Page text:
Lapsus Calami (Apr 1891)/To A. T. M.

Lapsus Calami  (1891)  by J.K.S.
Sincere Flattery of F. W. H. M.: To A. T. M.

A parody of Frederic W. H. Myers, first published as "Telepathy" in The Reflector, 22 January 1888, and later included in the "Sincere Flattery" section of Lapsus Calami. Myers was a founder of the Society for Psychical Research and the coiner of the word telepathy. The reference here is to experiments in which a subject would undergo an experience to see whether a psychic in a neighboring room could pick it up through some form of extrasensory perception. In this case taste is presumably being tested, and the subject (Arthur Thomas Myers, the poet’s younger brother and a well-known physician, known as "The K" to family and friends) sucks a peppermint to see whether a telepathist in another room could detect what he was tasting. Another Myers parody is To One Smoking.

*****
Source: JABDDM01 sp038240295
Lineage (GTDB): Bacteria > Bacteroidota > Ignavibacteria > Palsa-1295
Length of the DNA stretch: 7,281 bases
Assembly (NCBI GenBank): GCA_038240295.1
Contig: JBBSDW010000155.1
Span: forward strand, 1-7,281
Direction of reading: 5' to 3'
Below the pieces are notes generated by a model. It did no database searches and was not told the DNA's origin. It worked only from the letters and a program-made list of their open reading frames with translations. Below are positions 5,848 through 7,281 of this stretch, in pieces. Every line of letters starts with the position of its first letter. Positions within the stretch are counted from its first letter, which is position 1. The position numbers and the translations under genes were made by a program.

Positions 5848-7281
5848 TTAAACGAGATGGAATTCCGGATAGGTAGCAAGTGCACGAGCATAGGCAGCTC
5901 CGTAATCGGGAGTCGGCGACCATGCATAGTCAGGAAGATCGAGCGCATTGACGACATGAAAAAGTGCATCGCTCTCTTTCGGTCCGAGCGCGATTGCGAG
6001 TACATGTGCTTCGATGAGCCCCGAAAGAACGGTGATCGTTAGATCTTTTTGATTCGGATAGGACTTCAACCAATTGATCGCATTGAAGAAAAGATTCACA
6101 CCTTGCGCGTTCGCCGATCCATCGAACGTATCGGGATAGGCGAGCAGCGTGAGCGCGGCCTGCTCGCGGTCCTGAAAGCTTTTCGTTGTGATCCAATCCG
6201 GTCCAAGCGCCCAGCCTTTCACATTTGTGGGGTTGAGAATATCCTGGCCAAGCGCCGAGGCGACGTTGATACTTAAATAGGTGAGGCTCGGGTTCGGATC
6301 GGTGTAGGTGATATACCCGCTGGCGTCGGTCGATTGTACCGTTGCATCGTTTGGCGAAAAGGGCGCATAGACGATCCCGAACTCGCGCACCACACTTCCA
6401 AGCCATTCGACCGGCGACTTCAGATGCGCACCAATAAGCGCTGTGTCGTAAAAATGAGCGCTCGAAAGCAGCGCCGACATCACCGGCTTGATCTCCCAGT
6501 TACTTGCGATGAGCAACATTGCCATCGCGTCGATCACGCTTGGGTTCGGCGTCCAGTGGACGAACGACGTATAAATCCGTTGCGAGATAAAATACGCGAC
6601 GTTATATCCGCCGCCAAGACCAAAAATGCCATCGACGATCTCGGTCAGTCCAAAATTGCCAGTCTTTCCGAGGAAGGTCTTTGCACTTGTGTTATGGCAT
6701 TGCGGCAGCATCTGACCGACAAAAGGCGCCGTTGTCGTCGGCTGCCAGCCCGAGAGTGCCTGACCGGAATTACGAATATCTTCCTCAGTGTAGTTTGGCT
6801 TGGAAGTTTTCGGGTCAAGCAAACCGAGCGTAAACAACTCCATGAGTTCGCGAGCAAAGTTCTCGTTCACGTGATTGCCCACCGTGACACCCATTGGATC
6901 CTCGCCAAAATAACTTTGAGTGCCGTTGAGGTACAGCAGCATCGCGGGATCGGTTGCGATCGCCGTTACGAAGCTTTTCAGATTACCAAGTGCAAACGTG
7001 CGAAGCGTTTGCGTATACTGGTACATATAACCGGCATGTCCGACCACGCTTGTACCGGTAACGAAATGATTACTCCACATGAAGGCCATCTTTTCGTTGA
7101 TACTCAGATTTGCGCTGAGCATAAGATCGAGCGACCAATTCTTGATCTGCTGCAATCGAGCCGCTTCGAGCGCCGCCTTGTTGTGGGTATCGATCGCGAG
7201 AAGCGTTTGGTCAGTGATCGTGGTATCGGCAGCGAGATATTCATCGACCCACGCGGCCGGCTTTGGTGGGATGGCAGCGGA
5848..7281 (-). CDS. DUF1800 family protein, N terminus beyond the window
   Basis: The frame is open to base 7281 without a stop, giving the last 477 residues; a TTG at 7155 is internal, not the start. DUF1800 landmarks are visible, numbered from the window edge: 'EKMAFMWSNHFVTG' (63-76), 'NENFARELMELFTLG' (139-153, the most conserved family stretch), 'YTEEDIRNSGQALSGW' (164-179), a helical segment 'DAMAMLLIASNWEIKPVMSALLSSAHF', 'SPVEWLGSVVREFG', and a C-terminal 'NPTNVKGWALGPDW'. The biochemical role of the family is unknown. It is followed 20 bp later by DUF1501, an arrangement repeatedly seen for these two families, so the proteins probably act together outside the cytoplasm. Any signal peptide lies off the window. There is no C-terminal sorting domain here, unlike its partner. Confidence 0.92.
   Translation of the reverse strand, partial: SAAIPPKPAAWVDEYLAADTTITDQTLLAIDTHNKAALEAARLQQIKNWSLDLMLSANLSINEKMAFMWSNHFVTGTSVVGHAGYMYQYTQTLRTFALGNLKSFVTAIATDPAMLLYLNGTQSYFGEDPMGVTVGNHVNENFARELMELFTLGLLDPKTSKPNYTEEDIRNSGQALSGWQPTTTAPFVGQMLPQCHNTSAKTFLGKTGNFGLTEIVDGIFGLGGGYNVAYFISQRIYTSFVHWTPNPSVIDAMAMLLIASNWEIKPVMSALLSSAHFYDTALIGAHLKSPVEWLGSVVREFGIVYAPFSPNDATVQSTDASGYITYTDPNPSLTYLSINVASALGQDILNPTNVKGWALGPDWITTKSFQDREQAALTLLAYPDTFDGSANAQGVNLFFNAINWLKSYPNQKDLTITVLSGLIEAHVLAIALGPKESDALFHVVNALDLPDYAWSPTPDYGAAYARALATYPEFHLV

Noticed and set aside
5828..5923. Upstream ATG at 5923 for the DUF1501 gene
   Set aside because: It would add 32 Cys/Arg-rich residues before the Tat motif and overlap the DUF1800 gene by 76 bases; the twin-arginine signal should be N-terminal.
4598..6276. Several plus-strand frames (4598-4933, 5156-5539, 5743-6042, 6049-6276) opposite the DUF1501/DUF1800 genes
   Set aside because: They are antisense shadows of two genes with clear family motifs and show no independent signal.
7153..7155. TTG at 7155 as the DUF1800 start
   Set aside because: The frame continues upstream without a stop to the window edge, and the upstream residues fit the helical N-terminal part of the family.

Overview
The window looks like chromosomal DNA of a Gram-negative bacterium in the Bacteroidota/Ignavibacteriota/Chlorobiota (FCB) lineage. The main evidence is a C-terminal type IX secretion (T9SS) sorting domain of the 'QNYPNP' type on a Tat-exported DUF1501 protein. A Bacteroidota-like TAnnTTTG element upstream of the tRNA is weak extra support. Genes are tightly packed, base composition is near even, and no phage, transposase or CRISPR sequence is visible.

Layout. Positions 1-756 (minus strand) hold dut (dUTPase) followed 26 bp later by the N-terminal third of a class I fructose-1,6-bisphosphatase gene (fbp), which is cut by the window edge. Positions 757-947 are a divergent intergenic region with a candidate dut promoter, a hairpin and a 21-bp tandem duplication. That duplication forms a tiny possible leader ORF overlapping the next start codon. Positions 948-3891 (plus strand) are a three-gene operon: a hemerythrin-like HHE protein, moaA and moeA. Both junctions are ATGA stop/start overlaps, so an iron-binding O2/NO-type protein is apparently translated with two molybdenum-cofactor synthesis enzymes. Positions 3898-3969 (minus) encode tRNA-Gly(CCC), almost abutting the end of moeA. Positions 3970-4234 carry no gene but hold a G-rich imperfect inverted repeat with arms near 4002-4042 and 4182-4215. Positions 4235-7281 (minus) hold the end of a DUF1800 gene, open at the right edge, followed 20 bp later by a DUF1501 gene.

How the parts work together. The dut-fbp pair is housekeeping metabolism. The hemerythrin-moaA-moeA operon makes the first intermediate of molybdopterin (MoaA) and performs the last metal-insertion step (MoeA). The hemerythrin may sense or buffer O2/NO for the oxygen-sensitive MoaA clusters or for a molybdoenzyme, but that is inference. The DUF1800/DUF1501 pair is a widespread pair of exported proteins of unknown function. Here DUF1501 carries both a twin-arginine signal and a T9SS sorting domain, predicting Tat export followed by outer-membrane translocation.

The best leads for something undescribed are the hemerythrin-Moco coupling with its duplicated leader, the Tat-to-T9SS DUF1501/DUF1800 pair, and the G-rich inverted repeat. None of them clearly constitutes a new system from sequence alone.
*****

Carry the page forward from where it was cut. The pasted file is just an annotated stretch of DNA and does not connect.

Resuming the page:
2. To A. T. M.

See where the K., in sturdy self-reliance,
Thoughtful and placid as a brooding dove,
Stands, firmly sucking, in the cause of science,
Just such a peppermint as schoolboys love.

Suck, placid K.: the world will be thy debtor;
Though thine eyes water and thine heart grow faint,
Suck: and the less thou likest it the better;
Suck for our sake, and utter no complaint.

Near thee a being, passionate and gentle,
Man's latest teacher, wisdom’s pioneer,
Calmly majestically monumental,
Stands: the august Telepathist is here.

Waves of perception, subtle emanations,
Thrill through the ether, circulate amain;
Delicate soft impalpable sensations,
Born of thy palate, quiver in his brain.

Lo! with a voice unspeakably dramatic,
Lo! with a gesture singularly fine,
He makes at last a lucid and emphatic
Statement of what is in that mouth of thine.

He could detect that peppermint’s existence,
He read its nature in the book of doom;
Standing at some considerable distance;
Standing, in fact, in quite another room.

Was there a faint impenetrable essence
Wafted towards him from the sucking K.?
Did some pale ghost inform him of its presence?
Or did it happen in some other way?

These are the questions nobody can answer,
These are the problems nobody can solve;
Only we know that Man is an Advancer:
Only we know the Centuries revolve.

Reflector, Jan., 1888.